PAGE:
It’s 4:30 a.m. April 25 and more than 120 people are currently watching (via YouTube) an great horned owl “family" in Nevada.
Most of those watching are primarily concerned with the fate of an owlet who recently jumped or fell out of its nest.
Two females named Sienna and Jina established nests next to each other in March on a ledge outside of a window at the Desert Research Institute in Reno.
Sienna laid 2 eggs and Jina had 3. Two owlets hatched in late March — Washoe (March 23) and Zephyr (March 24 or 25). Jina is the mother owl. Sienna's eggs were eventually abandoned by the owls.
There is also a third adult male owl named Arie who is usually only seen at night, when he brings food to the females.
The live feed to YouTube began March 15. Washoe was hatched at 6:30 a.m. March 23. Zephyr was born shortly after.
In early April, the two female owls stopped sitting on one of the nests. Most likely because the eggs were not viable.
The 2 female #GreatHornedOwls are now caring for 2 owlets together. Male can be seen delivering prey at night. Some fascinating interactions between the occupants of this "nest." Perhaps a mother & adult daughter? @DRIScience #birdcams #owls #Reno #Nevadahttps://t.co/dagSGf0WHz pic.twitter.com/GeEvsjFf6J
— Samantha Eye (@Samantha__Eye) April 8, 2018
Since then, the two females have taken turns feeding and covering the two owlets during the day. Arie usually brings food to the family after dark.
On Monday, one of the owlets jumped out of the nest.
Of course, viewers became concerned. However, the owlet appears to be “relatively fine” at this time. According to an update on the DRI Owl Cam YouTube page, the owlet sat up after its fall and then took a nap. Later, it was observed sitting up again and stretching.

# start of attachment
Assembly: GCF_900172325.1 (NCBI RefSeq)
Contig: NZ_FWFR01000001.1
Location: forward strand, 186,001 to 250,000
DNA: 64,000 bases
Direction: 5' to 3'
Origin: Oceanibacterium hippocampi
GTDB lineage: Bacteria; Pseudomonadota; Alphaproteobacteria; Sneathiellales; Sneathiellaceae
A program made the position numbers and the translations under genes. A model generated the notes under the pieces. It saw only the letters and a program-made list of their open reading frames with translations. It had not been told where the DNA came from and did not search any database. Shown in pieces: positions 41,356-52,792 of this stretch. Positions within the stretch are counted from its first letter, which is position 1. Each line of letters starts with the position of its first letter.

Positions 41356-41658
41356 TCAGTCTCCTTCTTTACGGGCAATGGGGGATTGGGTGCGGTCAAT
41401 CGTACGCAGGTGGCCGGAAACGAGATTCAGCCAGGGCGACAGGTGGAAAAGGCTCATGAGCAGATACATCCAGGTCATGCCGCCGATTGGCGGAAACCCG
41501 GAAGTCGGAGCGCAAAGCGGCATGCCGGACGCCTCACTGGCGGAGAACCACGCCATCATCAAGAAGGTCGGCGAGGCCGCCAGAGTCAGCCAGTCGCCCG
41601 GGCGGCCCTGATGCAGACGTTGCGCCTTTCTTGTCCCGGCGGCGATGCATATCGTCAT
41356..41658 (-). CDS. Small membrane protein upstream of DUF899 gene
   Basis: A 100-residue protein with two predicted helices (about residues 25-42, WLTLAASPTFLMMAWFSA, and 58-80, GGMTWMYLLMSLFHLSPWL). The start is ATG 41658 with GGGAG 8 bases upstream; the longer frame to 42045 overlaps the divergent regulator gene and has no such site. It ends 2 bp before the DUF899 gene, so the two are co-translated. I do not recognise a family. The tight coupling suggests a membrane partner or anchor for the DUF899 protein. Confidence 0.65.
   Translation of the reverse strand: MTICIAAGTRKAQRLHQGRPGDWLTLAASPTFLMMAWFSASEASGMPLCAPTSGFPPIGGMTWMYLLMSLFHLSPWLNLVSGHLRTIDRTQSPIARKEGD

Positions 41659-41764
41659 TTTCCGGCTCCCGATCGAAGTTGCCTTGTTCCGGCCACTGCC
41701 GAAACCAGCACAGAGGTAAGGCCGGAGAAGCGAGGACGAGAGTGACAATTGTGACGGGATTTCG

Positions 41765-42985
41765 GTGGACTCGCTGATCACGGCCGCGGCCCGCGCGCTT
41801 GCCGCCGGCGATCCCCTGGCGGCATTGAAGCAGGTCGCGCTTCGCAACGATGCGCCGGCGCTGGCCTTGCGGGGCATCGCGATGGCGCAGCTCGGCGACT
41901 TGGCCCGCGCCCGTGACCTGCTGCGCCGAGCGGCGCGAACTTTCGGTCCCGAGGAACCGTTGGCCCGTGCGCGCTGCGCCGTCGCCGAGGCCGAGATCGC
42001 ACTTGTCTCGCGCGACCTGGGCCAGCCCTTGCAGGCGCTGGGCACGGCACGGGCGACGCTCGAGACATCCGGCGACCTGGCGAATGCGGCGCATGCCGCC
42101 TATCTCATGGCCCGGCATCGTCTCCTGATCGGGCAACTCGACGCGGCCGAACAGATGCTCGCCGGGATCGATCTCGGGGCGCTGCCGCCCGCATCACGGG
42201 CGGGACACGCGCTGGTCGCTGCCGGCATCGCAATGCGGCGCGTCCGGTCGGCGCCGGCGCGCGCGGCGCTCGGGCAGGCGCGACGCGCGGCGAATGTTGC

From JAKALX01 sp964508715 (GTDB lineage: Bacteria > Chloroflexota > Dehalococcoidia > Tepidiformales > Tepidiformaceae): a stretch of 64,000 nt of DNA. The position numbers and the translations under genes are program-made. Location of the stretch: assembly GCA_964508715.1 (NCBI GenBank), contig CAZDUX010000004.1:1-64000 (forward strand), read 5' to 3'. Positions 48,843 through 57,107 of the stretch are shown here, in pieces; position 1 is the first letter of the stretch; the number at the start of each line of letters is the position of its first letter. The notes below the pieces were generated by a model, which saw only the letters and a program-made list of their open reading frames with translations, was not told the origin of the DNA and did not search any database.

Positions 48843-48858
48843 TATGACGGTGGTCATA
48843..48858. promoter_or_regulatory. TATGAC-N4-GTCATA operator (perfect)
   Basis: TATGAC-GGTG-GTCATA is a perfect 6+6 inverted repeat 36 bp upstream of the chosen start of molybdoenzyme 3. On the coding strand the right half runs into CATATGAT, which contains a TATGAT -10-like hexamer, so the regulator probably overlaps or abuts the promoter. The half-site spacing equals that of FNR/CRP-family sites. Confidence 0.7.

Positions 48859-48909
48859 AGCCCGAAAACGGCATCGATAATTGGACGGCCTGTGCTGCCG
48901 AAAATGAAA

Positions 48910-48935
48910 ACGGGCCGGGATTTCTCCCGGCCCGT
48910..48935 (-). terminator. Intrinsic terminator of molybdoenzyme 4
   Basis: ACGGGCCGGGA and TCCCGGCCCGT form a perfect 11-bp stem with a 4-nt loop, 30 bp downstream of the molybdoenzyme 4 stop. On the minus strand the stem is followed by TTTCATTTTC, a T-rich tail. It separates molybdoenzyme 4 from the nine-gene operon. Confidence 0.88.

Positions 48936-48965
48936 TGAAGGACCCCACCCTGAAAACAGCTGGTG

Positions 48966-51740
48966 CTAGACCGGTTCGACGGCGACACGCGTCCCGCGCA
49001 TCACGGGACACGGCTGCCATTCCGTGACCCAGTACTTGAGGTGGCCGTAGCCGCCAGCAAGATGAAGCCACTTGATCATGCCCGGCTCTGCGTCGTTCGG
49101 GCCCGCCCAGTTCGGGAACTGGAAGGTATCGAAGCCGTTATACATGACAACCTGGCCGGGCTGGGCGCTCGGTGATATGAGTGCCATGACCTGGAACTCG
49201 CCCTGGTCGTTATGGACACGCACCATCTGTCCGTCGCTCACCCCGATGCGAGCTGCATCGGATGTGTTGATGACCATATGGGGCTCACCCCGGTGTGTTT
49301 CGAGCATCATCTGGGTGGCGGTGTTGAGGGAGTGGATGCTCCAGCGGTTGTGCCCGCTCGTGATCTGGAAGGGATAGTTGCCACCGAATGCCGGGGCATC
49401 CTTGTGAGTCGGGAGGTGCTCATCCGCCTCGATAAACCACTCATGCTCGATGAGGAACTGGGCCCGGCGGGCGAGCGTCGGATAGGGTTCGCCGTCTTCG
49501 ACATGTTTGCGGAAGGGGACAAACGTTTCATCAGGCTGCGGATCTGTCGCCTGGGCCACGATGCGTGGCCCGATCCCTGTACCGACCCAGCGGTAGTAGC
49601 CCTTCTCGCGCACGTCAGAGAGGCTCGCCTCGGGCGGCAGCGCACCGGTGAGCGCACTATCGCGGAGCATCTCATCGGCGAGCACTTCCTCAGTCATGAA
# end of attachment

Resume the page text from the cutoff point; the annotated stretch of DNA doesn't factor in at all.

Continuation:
Biologists from the Nevada Department of Wildlife says that it’s best to leave the owlet alone at this time. The biologists say that the adults will continue to feed and protect the owlet and will encourage it to move to a safer location if possible.
Their biggest concern at this time is that someone with good intentions will attempt to "rescue" the owlet. Getting close to the owlet though will stress it out and may cause the adults to abandon it. NDOW’s biologists are asking the public to simply watch the livestream and let nature take its course.
The great horned owl is also known as the tiger owl or the hoot owl and is native to the Americas. It is an extremely adaptable bird with a vast range. It is the 2nd heaviest owl in North America.
NDOW says that is is very unusual for 2 females to establish nests so close together and to share in parenting duties. In fact, it may be the first time in history.
The owl livestream has attracted viewers from around the world. On Wednesday morning, there were residents of Florida, Illinois, North Carolina, New Jersey, Canada and Finland, watching one of the owlets in its nest.
One of the observers, Connie Taylor from North Carolina, described those watching as "surrogate owl moms and dads" and said that the watchers have been "on edge" since the owlet jumped. Taylor, who raises quail for eggs and describes herself as a bird lover, says she heard about the owl livestream online and began watching soon after it was turned on.
Jordice from Sarsota, Florida, told 13 Action News that it was easy to become emotionally attached watching the owlets grow. Jordice also said that knowing that the livestream is live and unedited makes it sweet.
Here more about how it all began below.